time to remove all her ferrogama shoes to Malaysia. Immediately.
The Chief Elections Officer
must inform the candidates of the time and place of verification
and collation. The Act does not specify when this time must be.
However, by using "time" rather than day, given that
this is the penultimate act in a series which all take place "forthwith"
"immediately" or "without delay", and given
that there are no further acts to be completed before convening
the verification and collation, one can assume that the legislature
contemplated hours rather than weeks as is the current position.
Furthermore, if there is no candidate with an absolute majority,
a second election must be held within 21 days of "the previous
election". The legislation does not say 21 days from the date
the result is announced. And if it had meant such it would have
said so. "Previous election" cannot mean from the day
a person was elected as president, as in the case of the need for
a run off this will not have happened. It can only refer to election
day; i.e. 29th March 2008. This fact supports the contention that
the legislature expected each of the electoral processes to take
place one after the other and immediately after the preceding one
is completed. The time for the process is not stipulated in days.
By the use of the words immediately, forthwith etc, the legislature
expects each process to commence immediately and the next to commence
without delay after the previous one is completed. Accordingly,
the time allowed for the completion of the process is implied and
cannot be stipulated specifically. The legislated deadline is as
long as it takes to undertake the steps outlined by the Electoral
Act, all of which must be done without delay.
Thus the time given for
announcing the presidential result is as long as it takes to verify
210 constituency returns and then add them together. The announcement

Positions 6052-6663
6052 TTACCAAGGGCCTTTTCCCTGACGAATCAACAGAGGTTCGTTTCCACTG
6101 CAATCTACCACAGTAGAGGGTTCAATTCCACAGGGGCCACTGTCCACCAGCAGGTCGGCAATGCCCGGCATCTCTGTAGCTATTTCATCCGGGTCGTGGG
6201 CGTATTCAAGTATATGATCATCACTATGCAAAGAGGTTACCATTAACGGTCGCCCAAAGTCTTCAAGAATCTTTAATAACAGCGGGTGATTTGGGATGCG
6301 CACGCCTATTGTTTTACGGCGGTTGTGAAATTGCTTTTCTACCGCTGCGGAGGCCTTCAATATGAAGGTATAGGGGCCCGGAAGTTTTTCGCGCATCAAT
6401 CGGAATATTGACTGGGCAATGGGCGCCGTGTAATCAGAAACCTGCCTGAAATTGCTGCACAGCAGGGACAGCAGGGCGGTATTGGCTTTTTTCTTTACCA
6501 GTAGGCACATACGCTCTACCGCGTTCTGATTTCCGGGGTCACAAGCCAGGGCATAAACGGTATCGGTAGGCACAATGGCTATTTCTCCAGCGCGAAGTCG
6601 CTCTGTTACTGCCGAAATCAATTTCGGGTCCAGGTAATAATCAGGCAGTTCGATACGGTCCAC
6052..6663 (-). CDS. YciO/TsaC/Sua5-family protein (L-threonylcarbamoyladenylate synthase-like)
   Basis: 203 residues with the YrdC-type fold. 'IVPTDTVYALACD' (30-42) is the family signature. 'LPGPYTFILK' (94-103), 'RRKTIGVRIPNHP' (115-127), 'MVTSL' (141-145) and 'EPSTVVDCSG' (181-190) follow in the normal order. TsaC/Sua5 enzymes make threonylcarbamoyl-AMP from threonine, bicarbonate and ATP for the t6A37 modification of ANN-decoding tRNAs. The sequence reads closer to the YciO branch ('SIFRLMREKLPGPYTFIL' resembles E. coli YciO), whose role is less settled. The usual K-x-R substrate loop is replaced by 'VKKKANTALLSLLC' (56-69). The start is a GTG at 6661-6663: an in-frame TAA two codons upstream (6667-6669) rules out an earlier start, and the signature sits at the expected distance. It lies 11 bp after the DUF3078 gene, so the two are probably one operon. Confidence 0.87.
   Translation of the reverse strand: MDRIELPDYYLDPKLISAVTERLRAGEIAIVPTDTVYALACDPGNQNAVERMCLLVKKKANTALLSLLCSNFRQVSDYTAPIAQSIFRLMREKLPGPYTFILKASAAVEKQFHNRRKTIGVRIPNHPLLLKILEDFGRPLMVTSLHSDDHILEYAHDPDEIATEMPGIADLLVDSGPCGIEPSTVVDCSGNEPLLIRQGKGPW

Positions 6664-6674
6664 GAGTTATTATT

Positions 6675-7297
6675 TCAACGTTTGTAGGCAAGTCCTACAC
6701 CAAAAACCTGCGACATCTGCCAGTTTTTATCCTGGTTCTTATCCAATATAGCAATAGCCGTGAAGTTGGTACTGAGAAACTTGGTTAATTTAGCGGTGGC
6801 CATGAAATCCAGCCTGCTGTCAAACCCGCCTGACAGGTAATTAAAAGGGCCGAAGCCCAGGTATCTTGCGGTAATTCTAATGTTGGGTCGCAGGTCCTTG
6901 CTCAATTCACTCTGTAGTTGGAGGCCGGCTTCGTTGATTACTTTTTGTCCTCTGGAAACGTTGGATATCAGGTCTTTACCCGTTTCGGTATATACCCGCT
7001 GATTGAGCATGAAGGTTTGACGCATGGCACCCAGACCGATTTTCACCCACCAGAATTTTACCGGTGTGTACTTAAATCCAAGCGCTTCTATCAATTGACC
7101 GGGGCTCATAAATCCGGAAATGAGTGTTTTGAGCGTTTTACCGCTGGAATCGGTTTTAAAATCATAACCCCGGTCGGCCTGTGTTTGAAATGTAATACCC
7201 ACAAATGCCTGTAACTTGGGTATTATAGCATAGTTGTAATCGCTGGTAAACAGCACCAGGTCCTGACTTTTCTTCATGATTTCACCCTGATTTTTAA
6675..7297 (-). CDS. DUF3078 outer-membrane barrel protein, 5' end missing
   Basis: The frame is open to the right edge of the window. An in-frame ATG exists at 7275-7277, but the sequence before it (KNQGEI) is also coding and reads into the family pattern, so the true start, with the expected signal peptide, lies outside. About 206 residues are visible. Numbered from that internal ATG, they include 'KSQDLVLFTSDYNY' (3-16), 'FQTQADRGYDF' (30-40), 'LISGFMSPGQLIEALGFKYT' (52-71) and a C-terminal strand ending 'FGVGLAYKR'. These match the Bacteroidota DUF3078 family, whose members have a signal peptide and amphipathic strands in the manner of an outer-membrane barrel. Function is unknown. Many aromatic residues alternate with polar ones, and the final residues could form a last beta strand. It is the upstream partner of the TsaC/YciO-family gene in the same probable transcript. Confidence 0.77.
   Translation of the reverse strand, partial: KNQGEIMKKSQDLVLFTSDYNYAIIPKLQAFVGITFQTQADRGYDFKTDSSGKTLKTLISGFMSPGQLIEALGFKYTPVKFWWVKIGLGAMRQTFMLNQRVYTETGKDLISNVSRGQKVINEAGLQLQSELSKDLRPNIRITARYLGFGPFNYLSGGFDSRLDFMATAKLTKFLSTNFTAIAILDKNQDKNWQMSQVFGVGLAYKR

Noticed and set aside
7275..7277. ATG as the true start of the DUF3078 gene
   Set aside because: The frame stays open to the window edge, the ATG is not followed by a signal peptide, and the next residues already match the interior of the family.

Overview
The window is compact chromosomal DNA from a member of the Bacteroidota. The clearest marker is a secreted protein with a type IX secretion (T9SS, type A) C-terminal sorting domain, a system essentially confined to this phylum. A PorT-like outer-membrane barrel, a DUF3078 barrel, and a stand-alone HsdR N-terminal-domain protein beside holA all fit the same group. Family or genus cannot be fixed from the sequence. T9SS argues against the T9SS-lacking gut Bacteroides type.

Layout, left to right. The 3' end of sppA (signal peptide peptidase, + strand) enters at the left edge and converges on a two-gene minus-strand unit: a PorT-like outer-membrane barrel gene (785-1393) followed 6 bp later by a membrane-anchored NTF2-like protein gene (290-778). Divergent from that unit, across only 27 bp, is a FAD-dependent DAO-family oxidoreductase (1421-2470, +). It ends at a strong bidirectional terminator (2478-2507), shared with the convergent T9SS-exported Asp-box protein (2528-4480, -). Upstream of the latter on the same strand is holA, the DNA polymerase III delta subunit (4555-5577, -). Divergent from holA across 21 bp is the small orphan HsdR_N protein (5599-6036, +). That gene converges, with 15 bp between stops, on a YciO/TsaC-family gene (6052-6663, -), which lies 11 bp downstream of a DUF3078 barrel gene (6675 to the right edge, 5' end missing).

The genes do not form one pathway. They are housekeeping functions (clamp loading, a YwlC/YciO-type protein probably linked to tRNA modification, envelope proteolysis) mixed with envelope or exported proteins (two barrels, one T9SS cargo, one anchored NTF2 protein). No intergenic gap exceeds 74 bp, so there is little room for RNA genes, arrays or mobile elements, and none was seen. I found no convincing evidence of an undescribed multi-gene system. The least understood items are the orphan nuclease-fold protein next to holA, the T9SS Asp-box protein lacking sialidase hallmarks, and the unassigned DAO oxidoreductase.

is made immediately that is done. Not when Mugabe says if the results
are OK it can be done. Not when ZEC says when we are ready. Not
when ZEC says we want to check out what happened in a polling station
in Chitungwiza, not when the CIO says when we have finished ferreting
around amongst ballots which are supposed to be sealed and finished
cooking the books. Not when the Mugabe-s thugs indicate they
have had enough time to soften up the rural populace before observers
arrive for the run off. Immediately.
ZEC-s excuse for
not following the procedures it outlined and which are set out in
the Electoral Act is that section 67A says they can investigate
any complaint of a miscount. Indeed they can. But the complaint
raised by ZANU PF relates to the House of Assembly count and must
be made within 48 hours of the result being announced. Not only
was ZANU PF-s complaint raised one week later but the result
of the Presidential Election, as we all know has not been announced.
The alleged miscount must be large enough to affect the result.
ZANU PF claims a few hundred votes missing here and there. Accordingly,
ZEC cannot act under section 67A.
We, however, are supposed,
says Mr. Mbeki, to be patient, stand back and watch the master thief
violate the clear provisions of the Act. If Tsvangirai has won with
an absolute majority, which may well be the case, then the failure
to announce the result can be described in one word: coup. QED.